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A Bite of China – Sugar and Sweet Flavour

2012-09-14 | China Food | Comments(0) Views(889)

Whether in Chinese cuisines or in Chinese language, the Chinese character "味", or flavor in English, is magic and all-inclusive. In Chinese culture, the definition or perception of flavor not only derives from food, but transcends food. That is to say, the real way to understand flavor is more than our tongues and noses. With our hearts, we Chinese can know more about "味". Generally speaking, there are quite a few flavors in cuisines, including, sweetness, sourness, bitterness, hotness, spiciness, saltiness, and freshness.
Like any other countries around the world, Chinese people have created the Chinese character "甜", meaning sweetness in English, to express their happiness and delight. That is because it is this flavour that the tip of the toungue can first perceive. And to our common sense, sweetness often comes from a substance – sugar. For many locals in Chaoshan city in Guangdong province, sugar is symbolic of sweetness, but on the other hand, it represents everything. Sugar pancake is just one of the traditional and well-known desserts of the city. When Winter Solstice Festival is around the corner, many people are preparing more sugar pancakes for it. The Suzhou Street of Dahao ancient town, Chaozhou city will record this grand festival with its own unsophisticated colour and slow pace of life.
Not far from this smallest ancient town of China, a sweet and smoky scent is drifted to people by the breeze. It is Smoked Duck! They are hung around inside the bucket with burning charcoal fire beneath. This most traditional way of making ducks has a history of more than three hundred years and is still kept from generations to generations. Such condiments as brown sugar, five spice powder, vinegar and salt are added to meet the unique flavor of dwellers of Chaoshan. Since the said brown sugar, a kind of raw sugar, is extracted from sugarcanes without any food processing, it remains large quantities of nutrition of the cane juice. While in China, brown sugar is deemed as nutrition, most residents in Chaoshan prefer to make pickled and dried food with it. Orderly arranged around inside the bucket, the ducks have seasonings permeated every inch of its meat after forty minutes’ roasting. Beyond your expectation, the fuel for roasting is bagasse! As it contains a little bit sugar, it is conductive to making duck skins sweet, at the same time, darkening the food. As a matter of fact, it is not rather difficult to assemble such materials. At the foot of mountains, forests of sugarcanes are vigorously growing. Due to sufficient sunshine, moister air and fertile soil, south of the Five Ridges of China have become the major production areas of sugarcanes. The sugarcane tastes sweet, the reason for which lies in its glucose and fructose with the help of photosynthesis. During the mind-numbing cold, sugarcanes not only replenish our energy, but also sooth our souls in the sever winter.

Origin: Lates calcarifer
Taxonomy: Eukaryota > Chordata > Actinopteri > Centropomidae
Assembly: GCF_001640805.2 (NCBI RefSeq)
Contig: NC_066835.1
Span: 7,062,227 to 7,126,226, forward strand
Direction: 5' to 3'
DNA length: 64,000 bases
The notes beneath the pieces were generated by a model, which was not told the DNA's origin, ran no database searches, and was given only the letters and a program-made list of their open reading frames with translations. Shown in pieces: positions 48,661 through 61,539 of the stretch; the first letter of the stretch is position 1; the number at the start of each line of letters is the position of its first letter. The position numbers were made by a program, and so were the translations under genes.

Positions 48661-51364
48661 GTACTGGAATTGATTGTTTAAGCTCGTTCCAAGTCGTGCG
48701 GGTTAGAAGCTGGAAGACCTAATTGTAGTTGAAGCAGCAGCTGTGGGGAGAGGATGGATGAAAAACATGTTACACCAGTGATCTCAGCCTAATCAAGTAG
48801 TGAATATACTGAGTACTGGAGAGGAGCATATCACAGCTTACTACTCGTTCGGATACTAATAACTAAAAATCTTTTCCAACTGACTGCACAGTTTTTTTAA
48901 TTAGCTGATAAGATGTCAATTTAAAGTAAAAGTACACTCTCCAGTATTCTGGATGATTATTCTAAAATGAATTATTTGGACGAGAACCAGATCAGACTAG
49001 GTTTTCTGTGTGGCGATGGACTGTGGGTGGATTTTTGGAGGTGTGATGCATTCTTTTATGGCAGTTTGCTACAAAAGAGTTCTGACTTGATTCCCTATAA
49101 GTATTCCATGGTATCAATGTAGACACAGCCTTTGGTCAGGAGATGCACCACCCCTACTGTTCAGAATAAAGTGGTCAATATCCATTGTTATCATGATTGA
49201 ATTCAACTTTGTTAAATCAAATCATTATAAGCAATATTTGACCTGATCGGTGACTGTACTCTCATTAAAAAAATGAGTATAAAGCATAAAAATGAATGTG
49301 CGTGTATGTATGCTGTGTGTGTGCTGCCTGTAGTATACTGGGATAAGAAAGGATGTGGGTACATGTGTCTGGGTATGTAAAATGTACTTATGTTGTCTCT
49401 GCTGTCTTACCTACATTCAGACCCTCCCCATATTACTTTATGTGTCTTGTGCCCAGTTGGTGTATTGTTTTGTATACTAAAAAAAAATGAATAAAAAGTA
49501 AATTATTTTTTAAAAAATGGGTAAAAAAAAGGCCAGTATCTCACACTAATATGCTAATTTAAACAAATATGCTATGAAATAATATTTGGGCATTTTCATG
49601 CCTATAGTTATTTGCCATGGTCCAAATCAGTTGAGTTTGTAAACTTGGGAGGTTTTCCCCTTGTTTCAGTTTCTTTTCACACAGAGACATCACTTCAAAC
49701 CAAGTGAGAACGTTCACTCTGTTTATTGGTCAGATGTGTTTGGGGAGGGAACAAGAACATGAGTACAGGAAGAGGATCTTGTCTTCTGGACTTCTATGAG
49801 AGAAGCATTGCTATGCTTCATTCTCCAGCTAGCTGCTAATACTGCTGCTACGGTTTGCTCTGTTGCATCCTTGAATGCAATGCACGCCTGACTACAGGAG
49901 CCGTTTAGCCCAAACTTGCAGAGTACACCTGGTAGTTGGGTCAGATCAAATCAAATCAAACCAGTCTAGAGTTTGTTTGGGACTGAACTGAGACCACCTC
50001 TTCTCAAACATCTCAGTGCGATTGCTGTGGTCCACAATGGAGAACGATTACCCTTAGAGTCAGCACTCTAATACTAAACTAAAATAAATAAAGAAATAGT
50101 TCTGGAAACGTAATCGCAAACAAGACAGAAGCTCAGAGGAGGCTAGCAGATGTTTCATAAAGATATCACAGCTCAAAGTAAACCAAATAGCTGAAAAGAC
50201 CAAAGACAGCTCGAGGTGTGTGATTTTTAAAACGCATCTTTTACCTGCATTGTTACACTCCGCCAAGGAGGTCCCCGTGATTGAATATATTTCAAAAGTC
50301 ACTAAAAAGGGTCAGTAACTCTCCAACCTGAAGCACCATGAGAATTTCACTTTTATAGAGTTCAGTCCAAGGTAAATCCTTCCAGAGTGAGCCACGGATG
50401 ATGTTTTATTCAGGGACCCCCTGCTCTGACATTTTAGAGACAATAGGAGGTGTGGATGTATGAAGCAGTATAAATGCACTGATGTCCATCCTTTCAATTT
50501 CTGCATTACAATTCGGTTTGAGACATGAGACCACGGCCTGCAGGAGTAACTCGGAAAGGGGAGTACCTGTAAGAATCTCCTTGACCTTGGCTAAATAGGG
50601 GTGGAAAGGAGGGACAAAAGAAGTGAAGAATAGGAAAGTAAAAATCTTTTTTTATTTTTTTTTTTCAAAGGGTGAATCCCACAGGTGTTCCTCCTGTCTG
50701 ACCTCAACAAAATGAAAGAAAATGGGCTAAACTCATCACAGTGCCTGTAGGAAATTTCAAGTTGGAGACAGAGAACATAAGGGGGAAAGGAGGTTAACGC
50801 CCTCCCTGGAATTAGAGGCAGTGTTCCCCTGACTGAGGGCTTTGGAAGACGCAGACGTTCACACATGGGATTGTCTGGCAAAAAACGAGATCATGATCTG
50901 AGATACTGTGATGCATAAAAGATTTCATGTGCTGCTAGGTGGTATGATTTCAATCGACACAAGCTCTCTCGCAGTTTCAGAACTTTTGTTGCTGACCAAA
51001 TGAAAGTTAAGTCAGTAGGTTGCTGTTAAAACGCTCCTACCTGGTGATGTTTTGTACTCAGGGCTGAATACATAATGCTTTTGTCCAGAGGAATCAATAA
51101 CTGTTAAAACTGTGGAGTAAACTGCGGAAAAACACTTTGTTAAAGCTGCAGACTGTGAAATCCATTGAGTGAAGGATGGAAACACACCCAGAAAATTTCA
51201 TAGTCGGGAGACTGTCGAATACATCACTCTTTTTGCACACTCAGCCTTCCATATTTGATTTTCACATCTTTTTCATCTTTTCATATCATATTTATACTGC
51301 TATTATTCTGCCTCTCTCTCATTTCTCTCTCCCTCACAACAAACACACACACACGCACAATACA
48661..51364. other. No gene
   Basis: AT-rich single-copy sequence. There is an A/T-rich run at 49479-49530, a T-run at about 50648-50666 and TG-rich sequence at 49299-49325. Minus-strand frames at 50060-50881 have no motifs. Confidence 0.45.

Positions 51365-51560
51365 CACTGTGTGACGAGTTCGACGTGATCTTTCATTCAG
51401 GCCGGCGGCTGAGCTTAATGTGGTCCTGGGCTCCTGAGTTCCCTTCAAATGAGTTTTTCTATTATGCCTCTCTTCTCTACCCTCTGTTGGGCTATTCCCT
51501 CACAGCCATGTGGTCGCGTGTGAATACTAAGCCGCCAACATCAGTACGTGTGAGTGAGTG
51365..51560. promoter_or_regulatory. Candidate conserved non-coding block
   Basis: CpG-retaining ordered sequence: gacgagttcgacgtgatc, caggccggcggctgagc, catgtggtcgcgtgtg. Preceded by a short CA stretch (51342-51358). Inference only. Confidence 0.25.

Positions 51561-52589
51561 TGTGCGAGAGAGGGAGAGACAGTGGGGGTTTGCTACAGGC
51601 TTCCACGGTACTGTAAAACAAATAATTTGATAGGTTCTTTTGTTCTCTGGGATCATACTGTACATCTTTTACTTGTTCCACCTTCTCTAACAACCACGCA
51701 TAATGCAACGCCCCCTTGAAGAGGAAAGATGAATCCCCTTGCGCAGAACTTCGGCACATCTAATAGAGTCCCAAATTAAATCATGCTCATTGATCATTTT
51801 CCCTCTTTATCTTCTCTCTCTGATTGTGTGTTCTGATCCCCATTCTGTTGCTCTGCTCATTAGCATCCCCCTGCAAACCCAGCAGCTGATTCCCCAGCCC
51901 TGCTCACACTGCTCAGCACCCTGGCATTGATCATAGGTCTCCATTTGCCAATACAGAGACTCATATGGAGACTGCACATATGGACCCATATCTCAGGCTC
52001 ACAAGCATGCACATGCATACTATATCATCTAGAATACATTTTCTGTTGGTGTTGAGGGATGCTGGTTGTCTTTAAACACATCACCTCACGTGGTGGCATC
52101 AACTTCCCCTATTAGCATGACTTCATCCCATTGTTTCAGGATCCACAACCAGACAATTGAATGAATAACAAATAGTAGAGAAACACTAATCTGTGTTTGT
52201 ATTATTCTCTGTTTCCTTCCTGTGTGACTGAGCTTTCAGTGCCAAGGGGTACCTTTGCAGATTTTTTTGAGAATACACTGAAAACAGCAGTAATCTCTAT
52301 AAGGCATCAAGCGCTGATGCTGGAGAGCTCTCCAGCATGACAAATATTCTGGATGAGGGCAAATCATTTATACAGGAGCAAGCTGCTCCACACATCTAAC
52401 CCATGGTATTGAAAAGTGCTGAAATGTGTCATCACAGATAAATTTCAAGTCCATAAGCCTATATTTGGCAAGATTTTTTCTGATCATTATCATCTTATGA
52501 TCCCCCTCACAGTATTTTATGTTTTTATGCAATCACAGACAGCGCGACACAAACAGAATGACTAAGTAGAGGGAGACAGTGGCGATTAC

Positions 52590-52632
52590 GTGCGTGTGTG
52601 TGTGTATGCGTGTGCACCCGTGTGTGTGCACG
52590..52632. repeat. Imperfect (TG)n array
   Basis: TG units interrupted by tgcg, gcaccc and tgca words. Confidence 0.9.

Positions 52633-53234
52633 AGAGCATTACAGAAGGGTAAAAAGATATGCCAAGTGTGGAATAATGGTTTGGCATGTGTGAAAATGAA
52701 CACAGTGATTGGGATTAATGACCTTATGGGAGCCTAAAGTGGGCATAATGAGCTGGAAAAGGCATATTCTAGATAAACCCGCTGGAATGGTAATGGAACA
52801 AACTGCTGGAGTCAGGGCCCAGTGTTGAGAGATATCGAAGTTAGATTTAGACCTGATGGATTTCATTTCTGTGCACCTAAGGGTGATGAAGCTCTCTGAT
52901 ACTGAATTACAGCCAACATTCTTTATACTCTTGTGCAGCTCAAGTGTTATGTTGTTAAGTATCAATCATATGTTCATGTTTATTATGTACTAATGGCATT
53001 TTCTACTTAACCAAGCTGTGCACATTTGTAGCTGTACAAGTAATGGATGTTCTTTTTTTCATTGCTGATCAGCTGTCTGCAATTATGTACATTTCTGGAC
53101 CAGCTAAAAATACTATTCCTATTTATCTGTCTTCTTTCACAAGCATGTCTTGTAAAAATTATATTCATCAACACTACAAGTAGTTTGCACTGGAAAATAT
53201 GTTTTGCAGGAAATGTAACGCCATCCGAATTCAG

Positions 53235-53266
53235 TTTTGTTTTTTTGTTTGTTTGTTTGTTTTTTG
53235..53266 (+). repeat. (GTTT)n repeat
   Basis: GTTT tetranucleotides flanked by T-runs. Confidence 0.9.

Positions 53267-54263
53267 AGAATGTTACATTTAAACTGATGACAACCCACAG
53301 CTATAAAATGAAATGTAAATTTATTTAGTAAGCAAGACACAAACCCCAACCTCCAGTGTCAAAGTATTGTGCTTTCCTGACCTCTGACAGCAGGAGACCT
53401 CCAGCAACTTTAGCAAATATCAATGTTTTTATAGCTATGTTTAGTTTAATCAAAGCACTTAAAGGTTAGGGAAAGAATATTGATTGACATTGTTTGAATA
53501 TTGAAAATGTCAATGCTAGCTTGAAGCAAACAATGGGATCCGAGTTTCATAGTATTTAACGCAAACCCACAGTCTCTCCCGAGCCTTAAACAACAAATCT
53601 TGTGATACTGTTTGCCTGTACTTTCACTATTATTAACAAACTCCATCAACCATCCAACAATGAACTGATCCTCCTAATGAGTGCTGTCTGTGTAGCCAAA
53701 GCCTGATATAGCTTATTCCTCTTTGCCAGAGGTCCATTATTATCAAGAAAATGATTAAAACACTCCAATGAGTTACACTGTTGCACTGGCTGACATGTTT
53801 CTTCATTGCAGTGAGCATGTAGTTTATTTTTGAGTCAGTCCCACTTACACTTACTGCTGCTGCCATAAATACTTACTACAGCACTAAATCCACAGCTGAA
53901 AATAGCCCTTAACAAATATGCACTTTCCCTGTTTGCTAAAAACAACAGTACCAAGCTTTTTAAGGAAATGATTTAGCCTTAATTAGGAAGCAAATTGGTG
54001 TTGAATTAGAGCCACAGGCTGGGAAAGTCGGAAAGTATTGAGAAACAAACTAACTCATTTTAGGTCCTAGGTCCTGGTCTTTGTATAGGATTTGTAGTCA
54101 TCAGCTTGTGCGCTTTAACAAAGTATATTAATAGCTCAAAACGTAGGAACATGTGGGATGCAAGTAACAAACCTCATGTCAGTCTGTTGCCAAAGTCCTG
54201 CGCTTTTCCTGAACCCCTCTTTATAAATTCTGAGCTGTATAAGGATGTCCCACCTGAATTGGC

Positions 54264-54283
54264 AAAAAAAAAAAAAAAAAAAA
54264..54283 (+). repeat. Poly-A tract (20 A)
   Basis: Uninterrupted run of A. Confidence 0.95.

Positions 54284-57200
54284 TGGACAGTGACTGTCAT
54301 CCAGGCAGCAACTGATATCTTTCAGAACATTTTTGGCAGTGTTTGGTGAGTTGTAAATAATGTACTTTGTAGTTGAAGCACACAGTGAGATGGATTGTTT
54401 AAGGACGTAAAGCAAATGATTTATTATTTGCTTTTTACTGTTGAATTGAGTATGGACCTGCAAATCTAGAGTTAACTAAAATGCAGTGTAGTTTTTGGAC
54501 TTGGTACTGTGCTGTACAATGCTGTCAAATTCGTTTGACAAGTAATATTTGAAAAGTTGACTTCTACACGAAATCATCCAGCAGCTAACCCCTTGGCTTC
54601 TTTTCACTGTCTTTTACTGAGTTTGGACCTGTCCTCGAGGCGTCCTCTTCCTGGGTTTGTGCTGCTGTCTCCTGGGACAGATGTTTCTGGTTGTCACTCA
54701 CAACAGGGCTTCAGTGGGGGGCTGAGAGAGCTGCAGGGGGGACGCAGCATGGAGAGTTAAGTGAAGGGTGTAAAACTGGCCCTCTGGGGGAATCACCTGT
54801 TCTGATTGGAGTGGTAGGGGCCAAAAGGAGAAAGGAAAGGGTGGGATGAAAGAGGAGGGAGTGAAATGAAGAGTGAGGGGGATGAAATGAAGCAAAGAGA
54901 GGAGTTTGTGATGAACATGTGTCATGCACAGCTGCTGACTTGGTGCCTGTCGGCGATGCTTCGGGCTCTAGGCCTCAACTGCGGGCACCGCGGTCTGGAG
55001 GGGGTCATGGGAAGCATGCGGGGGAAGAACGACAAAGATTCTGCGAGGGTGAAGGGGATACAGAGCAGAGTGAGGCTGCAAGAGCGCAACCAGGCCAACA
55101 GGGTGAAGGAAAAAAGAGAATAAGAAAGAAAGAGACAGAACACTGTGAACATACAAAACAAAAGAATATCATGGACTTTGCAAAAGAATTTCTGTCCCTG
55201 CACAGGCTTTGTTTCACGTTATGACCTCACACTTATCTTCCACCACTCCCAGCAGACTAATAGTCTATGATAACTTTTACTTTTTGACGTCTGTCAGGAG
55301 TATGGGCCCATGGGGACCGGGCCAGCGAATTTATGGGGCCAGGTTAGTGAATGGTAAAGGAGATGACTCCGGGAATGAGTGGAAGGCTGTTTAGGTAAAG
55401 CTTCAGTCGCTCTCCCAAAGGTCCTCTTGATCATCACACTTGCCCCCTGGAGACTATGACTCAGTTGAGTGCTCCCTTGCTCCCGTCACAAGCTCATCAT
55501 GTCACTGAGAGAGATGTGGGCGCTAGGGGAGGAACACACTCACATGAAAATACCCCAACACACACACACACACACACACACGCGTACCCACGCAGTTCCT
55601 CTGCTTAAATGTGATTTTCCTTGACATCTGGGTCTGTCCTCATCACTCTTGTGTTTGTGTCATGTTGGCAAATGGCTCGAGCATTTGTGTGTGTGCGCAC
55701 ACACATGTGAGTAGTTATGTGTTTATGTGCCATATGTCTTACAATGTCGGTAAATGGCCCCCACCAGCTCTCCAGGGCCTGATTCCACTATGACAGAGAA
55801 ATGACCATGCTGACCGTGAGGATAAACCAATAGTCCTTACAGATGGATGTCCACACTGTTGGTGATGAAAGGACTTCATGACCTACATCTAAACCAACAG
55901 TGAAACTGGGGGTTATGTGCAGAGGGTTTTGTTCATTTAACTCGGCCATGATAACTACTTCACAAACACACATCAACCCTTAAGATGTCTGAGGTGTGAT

Admittedly, sugar has provided the source of sweetness of dainties in many cities of China. In Wuxi city, Jiangsu province where people are living a well-off life and industry is flourishing, citizens persistently pursue the sweet flavor all the time in spite of not producing sugarcanes at all. Liangxi Crisp Finless Eel (梁溪脆鳝), Baozi with Pork and Crab Roe (加蟹开口小笼包), Hand-made Wonton (手推馄饨) are just a few cases in point. According to the local, the representative of Wuxi food must be Sauced Spare Ribs (酱排骨). Not only are ingredients and cooking methods of the dish exquisite, but also its sweet flavor. The sugar in the dish is from Guangdong province. Generally speaking, the weight accounts for one tenth of that of the spare ribs, which in the eyes of gourmets in any other cities is incredible. However, only by slow fire can the seasonings and the meat combine perfectly. It is salty flavor tastes sweet that lays the foundation of traditional Wuxi Cuisine. Affluent as it is, Wuxi city is by no means producing sugarcanes, but it does not keep them from their liking for sweetness.
For those people living in the production area of cane sugar, the key of making sugar consists in the temperature. When syrup is done, it is poured into a wide-mouth pot for spinning, thus being cooling and squeezed bubbles inside. Then, brown yellowish sugar turns white after repeated pulling and Sugar pancakes are consequently done. In Chaoshan city people eat this traditional dessert on the family reunion; they think, in this way they are blessed with happiness.
Different flavors create ever-changing Chinese cuisines, leaving Chinese people pondering over their own conditions. Sweetness alone cannot be found in any dishes, but combination of sourness, bitterness, hotness, saltiness, and other flavors, in that it is the ideal state of dealing with food, moreover, with people around, with the whole country.
---Gaea (VisitOurChina)